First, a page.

Combining aggressive HIV therapy and chemotherapy significantly improves the survival rates of HIV-positive men and women treated for lymphoma, according to a new study. Published in the April 1, 2006 issue of CANCER, a peer-reviewed journal of the American Cancer Society, the study reveals that combination therapy showed the greatest benefit for HIV patients suffering from aggressive malignant non-Hodgkins lymphoma. This benefit was most pronounced in HIV patients without severely impaired immune functions. These so-called "standard risk" patients responded as well to therapy and survived as long as lymphoma patients without HIV.
Lymphomas are cancers of the immune systems white blood cells. They are treated with chemotherapy, often consisting of a multi-drug regimen using cyclophosphamide, doxorubicin, vincristine and prednisone (CHOP). People with HIV, a virus that depletes integral, specialized white cells called CD-4 cells, are at increased risk of developing lymphomas, particularly aggressive, fast-growing non-Hodgkin type lymphomas. These are called "AIDS-related lymphomas" (ARL) and generally have a poorer prognosis than non-HIV-related lymphomas. Highly active antiretroviral therapy (HAART) revolutionized care of HIV-positive men and women. It not only improves laboratory indicators, such as increased CD-4 cells and reduced viral loads, but also significantly improves survival and delays the onset of AIDS and AIDS-related cancers, including lymphomas.
With the lack of study data to show the efficacy of maintaining HIV-positive patients on HAART while they are treated with chemotherapy for ARL, oncologists are hesitant to expose HIV patients to hypothetical drug toxicities related to combining the therapies. Researchers led by Rudolf Weiss, M.D., of Specialist Practice for Hematology, Oncology and Infectious Diseases in Bremen, Germany, treated 72 HIV-patients with ARL divided into high-risk and standard-risk cohorts with combined CHOP and HAART to evaluate the safety and efficacy of the combined regimen.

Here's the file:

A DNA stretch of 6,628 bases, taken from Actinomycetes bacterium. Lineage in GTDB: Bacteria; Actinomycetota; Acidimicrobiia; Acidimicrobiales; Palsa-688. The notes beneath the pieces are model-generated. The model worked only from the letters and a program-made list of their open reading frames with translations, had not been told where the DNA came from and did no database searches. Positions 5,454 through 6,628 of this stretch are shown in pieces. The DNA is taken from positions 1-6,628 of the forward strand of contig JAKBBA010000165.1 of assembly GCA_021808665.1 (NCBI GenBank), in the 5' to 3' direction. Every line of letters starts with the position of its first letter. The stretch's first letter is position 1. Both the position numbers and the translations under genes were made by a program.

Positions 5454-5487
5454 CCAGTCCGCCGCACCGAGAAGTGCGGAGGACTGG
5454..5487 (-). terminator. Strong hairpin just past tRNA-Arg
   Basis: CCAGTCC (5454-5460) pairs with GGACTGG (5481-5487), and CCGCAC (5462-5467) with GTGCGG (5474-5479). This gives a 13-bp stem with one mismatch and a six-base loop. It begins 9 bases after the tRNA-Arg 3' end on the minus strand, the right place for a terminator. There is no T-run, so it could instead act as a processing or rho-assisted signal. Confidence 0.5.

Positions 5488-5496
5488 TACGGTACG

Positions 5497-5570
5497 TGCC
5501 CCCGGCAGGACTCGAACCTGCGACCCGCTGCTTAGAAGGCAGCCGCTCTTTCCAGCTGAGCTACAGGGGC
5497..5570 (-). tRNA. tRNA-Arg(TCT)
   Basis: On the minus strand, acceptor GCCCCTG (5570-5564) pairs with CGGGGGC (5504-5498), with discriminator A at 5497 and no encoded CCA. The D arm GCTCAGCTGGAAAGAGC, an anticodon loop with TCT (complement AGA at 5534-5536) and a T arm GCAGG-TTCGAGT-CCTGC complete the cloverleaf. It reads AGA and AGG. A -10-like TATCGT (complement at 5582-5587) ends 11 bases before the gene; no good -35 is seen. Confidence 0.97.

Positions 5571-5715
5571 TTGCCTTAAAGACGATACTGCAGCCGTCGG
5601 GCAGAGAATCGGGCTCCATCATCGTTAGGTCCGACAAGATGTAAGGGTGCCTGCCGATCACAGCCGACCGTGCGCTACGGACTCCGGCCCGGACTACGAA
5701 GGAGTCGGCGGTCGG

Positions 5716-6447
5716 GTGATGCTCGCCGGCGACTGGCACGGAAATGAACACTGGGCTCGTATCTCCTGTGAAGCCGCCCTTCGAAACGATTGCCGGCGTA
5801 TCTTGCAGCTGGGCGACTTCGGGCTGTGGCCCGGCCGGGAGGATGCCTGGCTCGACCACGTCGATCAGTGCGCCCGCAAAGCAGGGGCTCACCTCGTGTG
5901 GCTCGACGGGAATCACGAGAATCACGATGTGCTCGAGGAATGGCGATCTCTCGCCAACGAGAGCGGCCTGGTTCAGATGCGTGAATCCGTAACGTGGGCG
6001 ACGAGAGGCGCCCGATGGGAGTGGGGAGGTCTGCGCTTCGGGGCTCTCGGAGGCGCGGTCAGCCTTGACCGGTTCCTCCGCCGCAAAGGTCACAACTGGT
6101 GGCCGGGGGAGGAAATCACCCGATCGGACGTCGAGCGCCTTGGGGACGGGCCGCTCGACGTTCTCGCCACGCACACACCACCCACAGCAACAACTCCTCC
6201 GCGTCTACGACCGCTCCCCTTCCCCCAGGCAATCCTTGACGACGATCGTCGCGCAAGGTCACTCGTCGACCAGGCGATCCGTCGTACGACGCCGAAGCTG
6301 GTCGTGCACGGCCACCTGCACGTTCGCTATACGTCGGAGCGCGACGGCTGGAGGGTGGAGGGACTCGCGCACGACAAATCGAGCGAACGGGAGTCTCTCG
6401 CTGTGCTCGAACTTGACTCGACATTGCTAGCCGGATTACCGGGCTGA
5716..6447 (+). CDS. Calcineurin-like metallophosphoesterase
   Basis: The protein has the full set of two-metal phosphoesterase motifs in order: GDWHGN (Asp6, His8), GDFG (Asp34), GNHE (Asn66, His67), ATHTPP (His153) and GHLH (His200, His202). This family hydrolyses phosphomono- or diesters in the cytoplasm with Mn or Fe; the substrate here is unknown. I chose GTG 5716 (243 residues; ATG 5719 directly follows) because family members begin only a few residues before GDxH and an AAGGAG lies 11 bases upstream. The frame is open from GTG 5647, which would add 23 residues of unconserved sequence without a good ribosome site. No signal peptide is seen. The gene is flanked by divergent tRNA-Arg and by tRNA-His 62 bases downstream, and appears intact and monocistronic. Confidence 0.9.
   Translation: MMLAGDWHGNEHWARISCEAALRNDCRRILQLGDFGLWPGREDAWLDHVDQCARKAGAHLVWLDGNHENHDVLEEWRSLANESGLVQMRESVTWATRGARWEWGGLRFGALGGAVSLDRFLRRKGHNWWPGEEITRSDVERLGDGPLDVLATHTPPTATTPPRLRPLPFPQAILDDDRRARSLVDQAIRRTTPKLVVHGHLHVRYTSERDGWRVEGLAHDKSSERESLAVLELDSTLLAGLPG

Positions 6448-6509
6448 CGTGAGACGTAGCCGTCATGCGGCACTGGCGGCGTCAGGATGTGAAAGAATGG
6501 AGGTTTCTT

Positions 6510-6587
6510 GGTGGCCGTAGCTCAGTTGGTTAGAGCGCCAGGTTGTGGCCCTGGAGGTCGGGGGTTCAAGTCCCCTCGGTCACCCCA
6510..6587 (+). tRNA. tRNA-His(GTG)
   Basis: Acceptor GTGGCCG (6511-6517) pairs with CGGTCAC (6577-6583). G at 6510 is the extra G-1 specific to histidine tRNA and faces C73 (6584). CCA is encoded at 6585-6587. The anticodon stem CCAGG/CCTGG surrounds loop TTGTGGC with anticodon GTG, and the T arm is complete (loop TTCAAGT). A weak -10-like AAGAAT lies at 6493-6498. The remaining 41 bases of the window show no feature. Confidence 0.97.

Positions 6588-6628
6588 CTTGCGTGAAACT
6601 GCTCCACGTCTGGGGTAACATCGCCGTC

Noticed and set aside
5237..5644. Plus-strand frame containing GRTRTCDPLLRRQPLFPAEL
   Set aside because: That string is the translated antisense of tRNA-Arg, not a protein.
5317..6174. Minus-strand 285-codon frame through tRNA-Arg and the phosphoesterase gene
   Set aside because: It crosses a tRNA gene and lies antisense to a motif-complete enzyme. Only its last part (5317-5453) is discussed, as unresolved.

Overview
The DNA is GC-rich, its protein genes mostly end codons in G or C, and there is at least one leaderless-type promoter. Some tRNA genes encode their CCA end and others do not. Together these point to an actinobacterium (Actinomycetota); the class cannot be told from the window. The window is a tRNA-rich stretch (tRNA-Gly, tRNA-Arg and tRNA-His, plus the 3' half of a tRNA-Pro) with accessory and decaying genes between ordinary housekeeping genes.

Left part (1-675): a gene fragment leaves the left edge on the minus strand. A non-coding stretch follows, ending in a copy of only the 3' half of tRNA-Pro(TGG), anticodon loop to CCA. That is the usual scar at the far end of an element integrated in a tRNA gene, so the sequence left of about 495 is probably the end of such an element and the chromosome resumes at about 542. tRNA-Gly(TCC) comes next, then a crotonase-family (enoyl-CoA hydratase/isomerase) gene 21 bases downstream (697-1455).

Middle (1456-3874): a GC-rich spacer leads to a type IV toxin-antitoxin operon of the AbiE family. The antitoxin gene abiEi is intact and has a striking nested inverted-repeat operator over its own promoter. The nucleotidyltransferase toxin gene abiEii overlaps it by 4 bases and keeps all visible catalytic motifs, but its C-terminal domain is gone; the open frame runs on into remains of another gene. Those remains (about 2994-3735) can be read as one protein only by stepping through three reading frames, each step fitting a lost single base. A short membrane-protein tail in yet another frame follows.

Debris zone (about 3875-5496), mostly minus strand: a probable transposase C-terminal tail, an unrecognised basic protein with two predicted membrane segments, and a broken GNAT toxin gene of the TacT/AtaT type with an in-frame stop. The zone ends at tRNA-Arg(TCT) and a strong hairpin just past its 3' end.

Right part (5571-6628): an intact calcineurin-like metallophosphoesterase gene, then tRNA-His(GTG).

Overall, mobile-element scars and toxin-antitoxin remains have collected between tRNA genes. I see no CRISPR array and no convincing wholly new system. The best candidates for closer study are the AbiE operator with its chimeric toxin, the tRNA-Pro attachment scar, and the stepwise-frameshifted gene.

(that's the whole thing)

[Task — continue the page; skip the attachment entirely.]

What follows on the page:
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University of Maryland researchers contribute to historic detection of gravitational waves and light created by event
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Material defects in end products can quickly result in failures in many areas of industry, and have a massive impact on the safe use of their products. This is why, in the field of quality assurance, intelligent, nondestructive sensor systems play a key role. They allow testing components and parts in a rapid and cost-efficient manner without destroying the actual product or changing its surface. Experts from the Fraunhofer IZFP in Saarbrücken will be presenting two exhibits at the Blechexpo in Stuttgart from 7–10 November 2017 that allow fast, reliable, and automated characterization of materials and detection of defects (Hall 5, Booth 5306).
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Scientists from the Max Planck Institute of Quantum Optics, using high precision laser spectroscopy of atomic hydrogen, confirm the surprisingly small value of the proton radius determined from muonic hydrogen.
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